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    Blog: Rape Culture Is Not Banter

    posted: 14th May 2015, 12:45pm
    posted in: VP Welfare & Community

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    Over the past week we have received complaints from students, about offensive T-shirts being worn on campus. During the weekend of the 1st May, a group of students were seen wearing T-shirts printed with the phrase ‘No Means Yes’ and due to the implications of this message, it has upset a number of our members. Although we have been unable to identify individuals involved we feel it’s important to acknowledge our zero tolerance towards this and explain why it’s not okay. 

    Individuals may be unaware of the impact of this phrase, but it suggests the idea that consent is not important. Rape Culture is not ‘banter’ and supporting this phrase is not something that should be classed as fun.

    Consent is an incredibly important matter and should not be trivialised. We live in a country where rape is illegal and yet still a quarter of woman will suffer sexual abuse throughout their lives. Rape Culture (the normalization of sexual assault in a society) is on the rise and it’s an issue that we need to tackle, not just on our campus, but also within our communities and society as a whole.  

    Whilst this may not be something that affects you personally time and time again we see incidents that prove otherwise. Rape and sexual assault happen, and they have probably happened to someone you know. Rape is not a punch line and attacks should not be normalised.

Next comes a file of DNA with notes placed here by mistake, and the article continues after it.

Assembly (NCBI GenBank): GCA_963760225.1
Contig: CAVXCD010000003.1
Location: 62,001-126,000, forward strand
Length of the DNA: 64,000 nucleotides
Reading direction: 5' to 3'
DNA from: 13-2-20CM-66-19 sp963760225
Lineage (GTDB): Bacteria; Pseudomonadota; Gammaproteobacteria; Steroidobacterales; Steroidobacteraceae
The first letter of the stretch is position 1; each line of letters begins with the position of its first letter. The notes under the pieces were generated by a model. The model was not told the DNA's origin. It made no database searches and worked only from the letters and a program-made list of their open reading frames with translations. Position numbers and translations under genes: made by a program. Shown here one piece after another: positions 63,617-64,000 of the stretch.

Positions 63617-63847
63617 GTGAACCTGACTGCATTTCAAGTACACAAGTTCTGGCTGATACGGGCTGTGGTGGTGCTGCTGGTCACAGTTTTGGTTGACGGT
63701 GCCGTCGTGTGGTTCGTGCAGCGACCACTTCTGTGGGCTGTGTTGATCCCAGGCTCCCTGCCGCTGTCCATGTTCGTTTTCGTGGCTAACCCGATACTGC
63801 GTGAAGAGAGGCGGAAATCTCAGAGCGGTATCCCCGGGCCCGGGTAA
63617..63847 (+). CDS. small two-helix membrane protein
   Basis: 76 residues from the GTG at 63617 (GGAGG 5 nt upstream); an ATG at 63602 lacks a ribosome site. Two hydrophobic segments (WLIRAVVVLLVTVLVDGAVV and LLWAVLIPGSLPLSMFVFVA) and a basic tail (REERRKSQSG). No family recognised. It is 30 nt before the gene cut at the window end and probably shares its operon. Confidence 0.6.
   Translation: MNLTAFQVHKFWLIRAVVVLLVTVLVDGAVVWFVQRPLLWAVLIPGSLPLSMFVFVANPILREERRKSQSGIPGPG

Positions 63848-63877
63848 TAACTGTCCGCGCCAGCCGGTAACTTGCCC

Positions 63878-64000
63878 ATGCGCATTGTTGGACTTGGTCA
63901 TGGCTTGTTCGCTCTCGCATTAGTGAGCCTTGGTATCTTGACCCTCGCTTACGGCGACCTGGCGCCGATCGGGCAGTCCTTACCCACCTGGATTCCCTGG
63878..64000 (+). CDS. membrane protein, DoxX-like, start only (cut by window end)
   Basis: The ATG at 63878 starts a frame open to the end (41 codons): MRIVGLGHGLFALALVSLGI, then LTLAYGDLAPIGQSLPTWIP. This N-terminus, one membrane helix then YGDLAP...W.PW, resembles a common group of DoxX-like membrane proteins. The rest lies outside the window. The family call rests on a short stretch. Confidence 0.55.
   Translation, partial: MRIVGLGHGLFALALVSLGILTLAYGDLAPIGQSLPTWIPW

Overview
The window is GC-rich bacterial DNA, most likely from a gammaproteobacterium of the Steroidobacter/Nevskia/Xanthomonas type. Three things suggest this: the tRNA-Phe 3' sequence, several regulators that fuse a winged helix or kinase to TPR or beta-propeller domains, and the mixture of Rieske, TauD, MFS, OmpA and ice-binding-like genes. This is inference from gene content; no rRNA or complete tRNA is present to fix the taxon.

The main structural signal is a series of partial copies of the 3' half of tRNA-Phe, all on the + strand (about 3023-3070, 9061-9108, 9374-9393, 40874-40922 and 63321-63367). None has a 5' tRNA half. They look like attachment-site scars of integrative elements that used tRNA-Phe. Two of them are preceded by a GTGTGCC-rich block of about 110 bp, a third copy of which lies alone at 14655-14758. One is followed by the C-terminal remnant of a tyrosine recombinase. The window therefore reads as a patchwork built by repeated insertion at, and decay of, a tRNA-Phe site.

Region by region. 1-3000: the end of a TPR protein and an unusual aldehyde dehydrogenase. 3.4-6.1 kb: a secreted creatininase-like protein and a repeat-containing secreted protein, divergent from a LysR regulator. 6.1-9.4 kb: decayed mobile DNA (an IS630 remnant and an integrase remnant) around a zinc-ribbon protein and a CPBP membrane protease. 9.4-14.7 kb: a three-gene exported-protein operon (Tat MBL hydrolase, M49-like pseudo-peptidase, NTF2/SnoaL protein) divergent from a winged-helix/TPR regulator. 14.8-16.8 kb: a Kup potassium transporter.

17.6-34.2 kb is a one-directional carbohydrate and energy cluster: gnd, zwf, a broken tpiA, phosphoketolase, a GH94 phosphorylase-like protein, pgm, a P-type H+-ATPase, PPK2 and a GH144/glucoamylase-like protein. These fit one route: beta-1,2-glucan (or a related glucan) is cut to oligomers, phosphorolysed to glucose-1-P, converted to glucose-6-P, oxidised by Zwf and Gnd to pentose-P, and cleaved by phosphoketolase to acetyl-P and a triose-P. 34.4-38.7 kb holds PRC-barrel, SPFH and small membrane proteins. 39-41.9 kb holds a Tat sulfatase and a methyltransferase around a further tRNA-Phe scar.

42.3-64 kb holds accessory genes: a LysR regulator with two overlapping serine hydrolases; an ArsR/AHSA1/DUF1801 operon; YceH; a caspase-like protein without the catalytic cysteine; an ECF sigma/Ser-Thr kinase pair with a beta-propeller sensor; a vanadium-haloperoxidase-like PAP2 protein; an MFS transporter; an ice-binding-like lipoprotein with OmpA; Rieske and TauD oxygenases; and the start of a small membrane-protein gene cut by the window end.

These slogans question consent and belittle rape. Rape and consent are not something to joke about and are very real problems that exist. The recent  ‘NUS Lad Culture & Sexism Survey’ (2014), found that a quarter of students had experienced unwelcome sexual advances. This is a chilling figure that is simply unacceptable.  

    People should be more aware of the consequences of supporting ideas such as  ‘no means yes’. These messages suggest rape is acceptable, as well as countering the hard work that many people are doing to create a safer society. Yes, this may be a joke to those involved, but there is a clear line between harmless fun and making people feel like their safety is at risk.

    So lets get this straight.

    It is not okay to disguise Rape Culture under casual ‘banter’.

    It is not okay to think sexual harassment is the norm.

    It is not ok to disregard basic human rights around the importance of consent. 


    Vice-President Welfare & Community, Jeni Day

    President, Richard Brooks

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